"Samsung Electronics Co. of the Republic of Korea has been ordered to pay 50 million yuan (7.3 million U.S. dollars) to Zhejiang-based Holley Communications for infringing Holley's dual-mode cell phone patent. The rule was made by the Intermediate People's Court of Hangzhou, capital of Zhejiang Provinces on December 20th, 2008.While Chinese courts have been criticised for making damages awards that hardly make it worth suing in the first place, the award here looks solid enough -- though no indication is given as to its relation to Holley's actual loss or the basis on which it claimed damages. A cynic however might say that, with a Canadian claimant and a Korean defendant, this was a dispute the outcome of which was never likely to hit local industrial interests very hard.
Holley Communications alleged in 2007 that cell phones made by Samsung violated its patent which allowed cell phones to operate on both CDMA and GSM networks. The patent pertaining to a dual-mode CDMA/GSM mobile communication method and its communication equipment was obtained by Holley in 2002.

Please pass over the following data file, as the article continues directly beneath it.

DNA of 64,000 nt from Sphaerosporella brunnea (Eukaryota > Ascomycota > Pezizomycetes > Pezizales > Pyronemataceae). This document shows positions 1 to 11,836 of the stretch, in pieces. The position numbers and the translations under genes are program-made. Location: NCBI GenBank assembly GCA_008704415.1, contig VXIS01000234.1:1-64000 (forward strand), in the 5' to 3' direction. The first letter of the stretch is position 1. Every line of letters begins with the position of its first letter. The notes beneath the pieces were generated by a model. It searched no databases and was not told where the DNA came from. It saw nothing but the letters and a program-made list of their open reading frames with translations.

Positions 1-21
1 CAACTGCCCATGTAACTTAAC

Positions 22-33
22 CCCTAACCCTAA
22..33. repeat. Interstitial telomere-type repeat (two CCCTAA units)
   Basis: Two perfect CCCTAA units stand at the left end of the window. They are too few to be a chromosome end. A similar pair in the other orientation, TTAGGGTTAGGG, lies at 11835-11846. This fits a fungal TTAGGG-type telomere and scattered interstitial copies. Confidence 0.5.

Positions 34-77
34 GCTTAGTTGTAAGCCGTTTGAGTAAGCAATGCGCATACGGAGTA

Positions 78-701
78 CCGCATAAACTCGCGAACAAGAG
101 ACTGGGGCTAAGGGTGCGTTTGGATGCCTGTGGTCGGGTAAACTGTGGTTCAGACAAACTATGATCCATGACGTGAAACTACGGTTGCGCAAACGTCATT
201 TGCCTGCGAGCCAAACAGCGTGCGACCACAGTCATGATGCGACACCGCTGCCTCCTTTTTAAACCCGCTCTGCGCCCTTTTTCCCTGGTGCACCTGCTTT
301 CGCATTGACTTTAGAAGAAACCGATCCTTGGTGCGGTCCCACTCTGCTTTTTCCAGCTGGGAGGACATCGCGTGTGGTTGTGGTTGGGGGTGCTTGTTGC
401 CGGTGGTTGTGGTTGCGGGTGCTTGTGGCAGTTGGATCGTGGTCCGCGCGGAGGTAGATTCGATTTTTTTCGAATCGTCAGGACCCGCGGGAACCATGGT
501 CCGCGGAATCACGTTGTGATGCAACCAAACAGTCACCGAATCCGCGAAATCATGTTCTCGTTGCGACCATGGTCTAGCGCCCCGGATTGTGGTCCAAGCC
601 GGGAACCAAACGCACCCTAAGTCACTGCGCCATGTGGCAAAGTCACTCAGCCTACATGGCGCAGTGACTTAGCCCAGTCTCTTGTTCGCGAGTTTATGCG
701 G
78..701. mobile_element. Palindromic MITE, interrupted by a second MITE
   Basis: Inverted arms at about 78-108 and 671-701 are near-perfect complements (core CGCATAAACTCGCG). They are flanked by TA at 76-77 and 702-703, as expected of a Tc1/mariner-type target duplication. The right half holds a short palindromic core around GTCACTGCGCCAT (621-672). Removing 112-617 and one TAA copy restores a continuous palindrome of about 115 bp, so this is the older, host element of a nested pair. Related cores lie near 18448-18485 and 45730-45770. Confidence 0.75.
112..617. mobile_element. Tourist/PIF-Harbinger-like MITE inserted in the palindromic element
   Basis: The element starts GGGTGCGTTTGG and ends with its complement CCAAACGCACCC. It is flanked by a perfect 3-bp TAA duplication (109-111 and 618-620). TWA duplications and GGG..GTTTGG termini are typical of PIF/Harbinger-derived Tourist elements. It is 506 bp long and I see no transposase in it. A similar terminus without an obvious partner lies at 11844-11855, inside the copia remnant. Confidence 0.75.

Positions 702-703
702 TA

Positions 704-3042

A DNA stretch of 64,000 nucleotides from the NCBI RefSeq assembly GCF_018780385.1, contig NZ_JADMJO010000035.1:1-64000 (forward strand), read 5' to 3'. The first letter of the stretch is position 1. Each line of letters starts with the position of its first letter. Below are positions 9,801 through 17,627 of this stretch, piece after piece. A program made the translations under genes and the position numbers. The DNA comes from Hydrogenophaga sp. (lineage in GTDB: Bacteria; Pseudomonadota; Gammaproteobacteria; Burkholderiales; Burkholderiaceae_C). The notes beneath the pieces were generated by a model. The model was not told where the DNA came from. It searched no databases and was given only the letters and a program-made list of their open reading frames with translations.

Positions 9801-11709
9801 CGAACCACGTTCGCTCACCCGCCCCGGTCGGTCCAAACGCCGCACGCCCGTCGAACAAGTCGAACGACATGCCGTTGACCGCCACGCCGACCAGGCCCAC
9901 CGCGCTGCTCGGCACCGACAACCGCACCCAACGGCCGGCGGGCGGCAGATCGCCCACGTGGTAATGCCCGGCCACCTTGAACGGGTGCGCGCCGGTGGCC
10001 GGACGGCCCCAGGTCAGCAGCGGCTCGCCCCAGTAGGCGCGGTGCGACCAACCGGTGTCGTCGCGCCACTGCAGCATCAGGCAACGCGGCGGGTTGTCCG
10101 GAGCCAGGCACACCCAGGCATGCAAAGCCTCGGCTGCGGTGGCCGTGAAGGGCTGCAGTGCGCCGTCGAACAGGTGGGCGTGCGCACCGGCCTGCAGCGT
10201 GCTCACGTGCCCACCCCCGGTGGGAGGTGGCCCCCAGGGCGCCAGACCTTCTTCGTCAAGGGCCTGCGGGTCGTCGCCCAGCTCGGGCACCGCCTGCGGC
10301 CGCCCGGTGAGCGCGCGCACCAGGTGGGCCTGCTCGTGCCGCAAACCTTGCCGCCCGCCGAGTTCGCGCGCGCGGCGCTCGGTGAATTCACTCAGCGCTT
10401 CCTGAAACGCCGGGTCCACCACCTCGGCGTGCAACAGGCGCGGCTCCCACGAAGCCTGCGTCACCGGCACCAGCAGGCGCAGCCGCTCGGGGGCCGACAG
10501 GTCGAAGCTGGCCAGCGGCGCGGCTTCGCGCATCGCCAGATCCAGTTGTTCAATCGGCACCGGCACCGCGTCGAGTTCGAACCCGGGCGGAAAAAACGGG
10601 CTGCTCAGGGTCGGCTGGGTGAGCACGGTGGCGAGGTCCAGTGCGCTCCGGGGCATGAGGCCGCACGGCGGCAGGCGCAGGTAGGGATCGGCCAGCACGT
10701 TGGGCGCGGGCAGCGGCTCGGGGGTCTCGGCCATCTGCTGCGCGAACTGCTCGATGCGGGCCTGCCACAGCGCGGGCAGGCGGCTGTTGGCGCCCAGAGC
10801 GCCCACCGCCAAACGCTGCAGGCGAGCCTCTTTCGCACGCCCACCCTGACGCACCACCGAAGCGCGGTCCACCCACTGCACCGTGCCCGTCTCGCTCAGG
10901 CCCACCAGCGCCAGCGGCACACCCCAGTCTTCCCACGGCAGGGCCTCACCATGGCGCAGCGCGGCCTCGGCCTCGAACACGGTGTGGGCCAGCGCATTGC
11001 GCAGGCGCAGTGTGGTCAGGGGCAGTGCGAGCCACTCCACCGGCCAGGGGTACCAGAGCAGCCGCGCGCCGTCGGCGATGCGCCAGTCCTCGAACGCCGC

The 20-month patent dispute started when Holley filed the lawsuit in April 2007, calling for compensation and cease and desist action. A month later, Samsung requested that China's SIPO declare that the patent was invalid. The court opened the session in May, 2008 after SIPO declared Holley’s patent valid.
This has been the largest compensation in China's cell phone industry, but officers of Holley said they would continue to seek more compensation".
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Thursday, 12 February 2009
Samsung made to pay real damages in China
Issue 8 of the Kangxin IP Journal carries a short but significant note on a recent damages award in Eastern China. The feature states:
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It is inevitable for things of this sort to happen, especially in today's time. Whether you have a large company or not, I think product managers should really take a look into their Product Opportunity Gap (POG) and really see if they can make a difference or not. Many calculations have to be taken into consideration when looking at the company at an All-Around perspective. Judgment's cannot necessarily be made upon feelings rather logic. Being a business man and reading this, I sincerely think a better alternative could be formed. But, if not, then instead of worrying about losing money, unravel some sort of 'secret plan' to your organization to help boost confidence and productivity rate. That's my personal opinion.
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